John Mason Neale: “Good King Wenceslas”

See image credit below.

See image credit below.

For my mother, Bonnie Burrows

Many is the Christmas my mother and I have sat at her piano and sung “Good King Wenceslas” together. It tells the simple story of a poor man and the “good king” who feeds him. It seems we have always loved this song and the story it tells, love reveling in the simple but compelling story of the interaction between the poor man and the king.

“Good King Wenceslas” is a simple, plaintive song. It is not a “ho ho,” jolly Christmas carol, but instead it is a song that gets more to the true spirit of Christmas: giving, loving, caring. Listen to the opening lyrics:

Good King Wenceslas went out
On the feast of Stephen
When the snow lay round about
Deep and crisp and even.

Brightly shone the moon that night
Though the frost was cruel,
When a poor man came in sight
Gathering winter fuel.

Written in 1853 by English hymnwriter John Mason Neale and set to the melody of a thirteenth-century spring carol, the lyrics tell the real-life story of Saint Wenceslas, Duke of Bohemia, who lived in Czech in the tenth century A.D. His name was actually Vaclav. He was assassinated by his brother, who then succeeded him as Duke. A “cult of Wenceslas” came into existence in Bohemia and England, and by the eleventh century, Bohemia had come to honor him as its patron saint, recognizing his goodness. In fact, numerous hagiographies – or “saints’ lives” – were penned about Vaclav. A twelfth-century preacher said,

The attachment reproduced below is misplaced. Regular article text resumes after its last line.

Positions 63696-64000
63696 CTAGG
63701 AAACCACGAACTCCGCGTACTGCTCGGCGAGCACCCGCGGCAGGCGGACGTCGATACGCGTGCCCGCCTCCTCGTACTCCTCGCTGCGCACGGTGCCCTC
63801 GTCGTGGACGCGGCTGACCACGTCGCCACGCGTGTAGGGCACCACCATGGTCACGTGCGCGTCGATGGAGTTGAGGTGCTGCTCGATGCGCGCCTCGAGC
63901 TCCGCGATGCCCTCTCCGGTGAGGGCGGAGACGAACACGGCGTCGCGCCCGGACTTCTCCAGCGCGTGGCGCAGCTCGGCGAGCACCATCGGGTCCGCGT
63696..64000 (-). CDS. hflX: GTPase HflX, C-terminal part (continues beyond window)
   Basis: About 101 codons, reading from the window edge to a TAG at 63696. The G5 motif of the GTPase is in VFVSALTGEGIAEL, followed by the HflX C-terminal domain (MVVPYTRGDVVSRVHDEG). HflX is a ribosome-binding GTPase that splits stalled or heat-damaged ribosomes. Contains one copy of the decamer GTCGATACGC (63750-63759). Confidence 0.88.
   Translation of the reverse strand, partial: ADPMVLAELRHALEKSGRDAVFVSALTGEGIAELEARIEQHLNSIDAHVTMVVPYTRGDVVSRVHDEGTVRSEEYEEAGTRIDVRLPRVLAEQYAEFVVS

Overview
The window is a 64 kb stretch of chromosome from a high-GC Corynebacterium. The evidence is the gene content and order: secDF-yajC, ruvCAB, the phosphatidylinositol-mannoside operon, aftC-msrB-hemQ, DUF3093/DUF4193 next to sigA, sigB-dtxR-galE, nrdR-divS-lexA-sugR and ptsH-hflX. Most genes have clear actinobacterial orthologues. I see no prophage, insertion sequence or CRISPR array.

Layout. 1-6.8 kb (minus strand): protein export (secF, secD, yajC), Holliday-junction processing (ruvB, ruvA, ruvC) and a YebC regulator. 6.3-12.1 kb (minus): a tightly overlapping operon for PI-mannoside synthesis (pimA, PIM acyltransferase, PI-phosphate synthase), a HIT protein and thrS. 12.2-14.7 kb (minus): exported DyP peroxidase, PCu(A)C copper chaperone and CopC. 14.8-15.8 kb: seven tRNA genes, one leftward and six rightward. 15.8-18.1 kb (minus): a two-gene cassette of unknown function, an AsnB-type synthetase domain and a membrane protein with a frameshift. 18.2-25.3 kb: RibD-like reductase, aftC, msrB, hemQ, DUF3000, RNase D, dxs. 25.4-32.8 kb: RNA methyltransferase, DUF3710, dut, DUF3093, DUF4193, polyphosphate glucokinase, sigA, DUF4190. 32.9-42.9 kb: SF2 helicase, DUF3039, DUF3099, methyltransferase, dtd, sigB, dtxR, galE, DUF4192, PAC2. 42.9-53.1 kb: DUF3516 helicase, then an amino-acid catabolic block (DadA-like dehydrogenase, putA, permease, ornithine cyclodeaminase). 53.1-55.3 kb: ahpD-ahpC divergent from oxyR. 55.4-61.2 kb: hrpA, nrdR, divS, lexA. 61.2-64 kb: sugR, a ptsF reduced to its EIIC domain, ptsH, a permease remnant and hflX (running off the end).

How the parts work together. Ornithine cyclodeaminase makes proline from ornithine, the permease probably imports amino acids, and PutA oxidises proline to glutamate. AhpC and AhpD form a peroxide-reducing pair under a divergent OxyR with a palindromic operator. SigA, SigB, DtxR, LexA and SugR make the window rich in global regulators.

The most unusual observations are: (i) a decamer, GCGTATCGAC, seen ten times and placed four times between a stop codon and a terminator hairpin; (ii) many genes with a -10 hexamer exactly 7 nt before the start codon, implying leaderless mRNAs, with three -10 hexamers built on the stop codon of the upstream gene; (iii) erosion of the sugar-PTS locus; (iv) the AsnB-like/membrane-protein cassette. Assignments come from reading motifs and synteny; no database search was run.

[H]is deeds I think you know better than I could tell you; for, as is read in his Passion, no one doubts that, rising every night from his noble bed, with bare feet and only one chamberlain, he went around to God’s churches and gave alms generously to widows, orphans, those in prison and afflicted by every difficulty, so much so that he was considered, not a prince, but the father of all the wretched.

Nine centuries later, when Neale took up his pen to write the story of Vaclav, many legends had sprung up around Bohemia’s patron saint. Saint Vaclav – or Saint Wenceslas – was known to aid the poor on Christmas and especially on St. Stephen’s Day, celebrated on December 26, the day after Christmas. Neale wove the story of the poor man, the “king,” and the king’s page into the carol “Good King Wenceslas.”

Oh, how we love singing this story song together. It’s been a long time since my mother and I have spent a Christmas together, but we always remind each other – by phone – of our love of this Christmas carol.

To learn more about this wonderful song and to read the full lyrics, visit the “Good King Wenceslas” page at “The Hymns and Carols of Christmas” website. You’ll also want to check out the very informative Wikipedia page on the song. You might also want to own this good printed volume.

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Listen and Watch:Listen to the Irish Rovers sing “Good King Wenceslas.” This YouTube video is illustrated with pictures taken from a book by John Mason Neale and Tim Ladwig. The recording comes from the Irish Rovers’ An Irish Christmas CD.


Image credit: A page from an 1871 book of Christmas carols,